This month, as I have done every March for god knows how many years, I bought InStyle magazine, as this is the issue which comes with the annual, much vaunted “Best Beauty Buys” magazine: 100 beauty products that are, they assure us, those which the beauty “Experts” have determined are the absolute crème de la crème of what’s on offer to we beauty addict plebians. I almost didn’t buy it this year, because for the past several years it has been what I can only approximate 95% a repeat of the previous year, and 90% products that are out with most mere mortal’s budgets. I kind of just bought it to shake my head in wonder at how out of touch and pointless it has become in this modern age of beauty blogs, consumer tests, and other far more trustworthy and relevant sources of product recommendations.
I would swear that they used to have more alternative affordable recommendations for a wider array of products, especially skincare. This year’s sole choice for “Best Night Cream” is the Sisley Supremya at Night The Supreme (two “supremes” necessary), for the princely sum of, wait for it ….£475(!!!). Apparently Crème De la Mer’s £105 price tag has become chump change for the beauty editors, who receive the products gratis, of course. It's all good readers, maybe you just require a treat, a mask you can eke out - for that they recommend the rather cheap by their standards Sisley Radiant Glow Express Mask, yours for a mere £73. If I want to be reminded I'm a pauper who considers the fancy Olay a splurge I'll read Tatler or Vogue, so thanks for nothing on the skincare front Instyle!
I am not naïve to the way magazines work, they get everything free and breezily recommend the “best” (cough most advertised) products around, regardless of price. What irks me particularly with the InStyle 100 is the lack of imagination they apply to anything below a certain price marker. They’ve had the same mascara, eye shadow, and lipstick recommendations for quite a few years now, with very small variations. L’Oreal True Match Foundation continues to be their top pick for a cheap foundation, which boggles my mind because it is one of the worst I have tried, and there have been so many better formulas in the same price range for some time now. For years they recommended Maybelline Great Lash, which again I found awful. For the past few years it has been Masterpiece by Max Factor, which is decent, but not one I’ve ever read particularly outstanding reviews of anywhere other than in magazines.
I know, not everyone likes every product, but InStyle seems to stick to a very limited rota of products in lieu of the vast choice that is now out there. And maybe I've just had particularly bad luck, as nearly every reasonably priced recommendation of theirs I have tried in the past has been underwhelming to say the least.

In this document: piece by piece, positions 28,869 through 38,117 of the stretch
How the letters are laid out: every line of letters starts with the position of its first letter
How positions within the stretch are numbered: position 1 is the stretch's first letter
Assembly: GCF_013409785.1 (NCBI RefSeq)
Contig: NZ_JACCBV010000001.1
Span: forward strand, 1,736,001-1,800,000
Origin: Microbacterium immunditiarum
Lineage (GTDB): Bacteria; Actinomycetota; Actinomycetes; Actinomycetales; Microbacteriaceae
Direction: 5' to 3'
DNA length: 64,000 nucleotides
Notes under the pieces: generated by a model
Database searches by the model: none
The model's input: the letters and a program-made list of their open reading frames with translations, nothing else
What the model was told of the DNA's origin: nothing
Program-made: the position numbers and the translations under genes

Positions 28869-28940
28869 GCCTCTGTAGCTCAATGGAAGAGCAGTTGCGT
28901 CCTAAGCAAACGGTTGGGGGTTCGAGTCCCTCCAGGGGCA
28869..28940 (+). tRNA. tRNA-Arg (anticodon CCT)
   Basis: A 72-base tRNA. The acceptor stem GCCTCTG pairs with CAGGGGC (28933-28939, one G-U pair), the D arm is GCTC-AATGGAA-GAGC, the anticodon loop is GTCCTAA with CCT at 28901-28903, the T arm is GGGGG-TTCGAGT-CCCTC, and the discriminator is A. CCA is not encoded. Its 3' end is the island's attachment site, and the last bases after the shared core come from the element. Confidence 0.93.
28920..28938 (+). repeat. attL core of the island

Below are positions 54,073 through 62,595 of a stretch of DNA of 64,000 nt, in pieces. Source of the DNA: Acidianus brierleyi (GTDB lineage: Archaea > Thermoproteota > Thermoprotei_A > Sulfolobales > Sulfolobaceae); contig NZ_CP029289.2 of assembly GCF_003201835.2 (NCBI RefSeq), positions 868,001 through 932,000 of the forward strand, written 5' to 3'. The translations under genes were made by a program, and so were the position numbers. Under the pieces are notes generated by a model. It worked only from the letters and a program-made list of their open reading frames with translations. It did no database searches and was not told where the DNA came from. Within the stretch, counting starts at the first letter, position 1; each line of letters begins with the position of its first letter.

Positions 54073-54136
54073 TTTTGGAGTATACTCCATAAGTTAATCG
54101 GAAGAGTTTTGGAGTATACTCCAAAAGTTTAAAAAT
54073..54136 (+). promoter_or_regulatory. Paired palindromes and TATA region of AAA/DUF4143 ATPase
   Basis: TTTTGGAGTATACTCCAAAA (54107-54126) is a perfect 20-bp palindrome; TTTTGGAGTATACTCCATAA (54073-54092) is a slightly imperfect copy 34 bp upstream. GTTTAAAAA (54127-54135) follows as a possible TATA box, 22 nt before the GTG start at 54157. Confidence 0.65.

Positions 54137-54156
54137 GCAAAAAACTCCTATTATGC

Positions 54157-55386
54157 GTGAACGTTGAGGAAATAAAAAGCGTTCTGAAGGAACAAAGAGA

As for their hair product choices, it's again more of the same. Especially the best “Curl Enhancer”: don’t get me started on their complete lack of interest here. This year, as with the past several years, it goes to Aveda Be Curly, quite possibly the greasiest, most lank curl cream since the one they recommended for the previous decade, Kiehl’s Crème with Silk Groom (the tales of curly girls everywhere wasting money on that stuff in hair forums were endless). Whoever is their hair “expert” clearly has no contact with anyone with curly hair, because a cursory glance of curly hair frequented sites like naturallycurly.com would show you the hundreds of products that are preferred to their lazy, trot out the same choice again every year selections.
I know I’m sounding a bit grumpy, but as a magazine fan I don’t see how they expect women to continue to have faith in their elitist and unimaginative recommendations of what is really the best. It’s simply not relevant when I can go onto any number of websites and find hundreds of reviews of products that tell me the real score. I participated as a tester for The Anti-Ageing Beauty Bible, I have tried expensive products both for testing and with my own money. I do think there are some things that are worth spending extra on. But I think it’s just as important to get top value for your pound or dollar in the drugstore, and this magazine’s uninspiring attitude when it comes to the bargains and insistence on picking virtually the most expensive product they can find in each category is truly frustrating to me. Was there really no other eye cream that you could recommend me other than Crème de lar Mer at £105, InStyle? Was there honestly no other cream you might also recommend for crow's feet? Whom, precisely, is your readership that you think they can afford these things?
I appreciate that these supplements are maybe not meant to be taken quite so seriously, and that sometimes we do just want to flick though and have one clear cut recommendation of a product as opposed to “Nancy from Leicester said it’s great, Mary from Wiltshire was less enthused - 75.7% of testers approve.” Too much information can be confusing. But if I am to be given an authoritative editorial voice, it needs to be a bit more modern and relevant than this outdated style of beauty journalism. It needs to feel remotely sincere and acknowledging that most of its readership cannot afford 90% of their recommendations, and that that gap is no longer acceptable in this day and age when we know there is a world of products out there for under £475 that can indeed make us look and feel better. High fashion is a fantasy world, I can't afford Dior but I still like to look at it. But when it comes to beauty products, which many readers do aspire to and look to spend hard earned pennies on, I wish magazines in general would stop continuing to produce such disingenuous addresses like this one to their readership.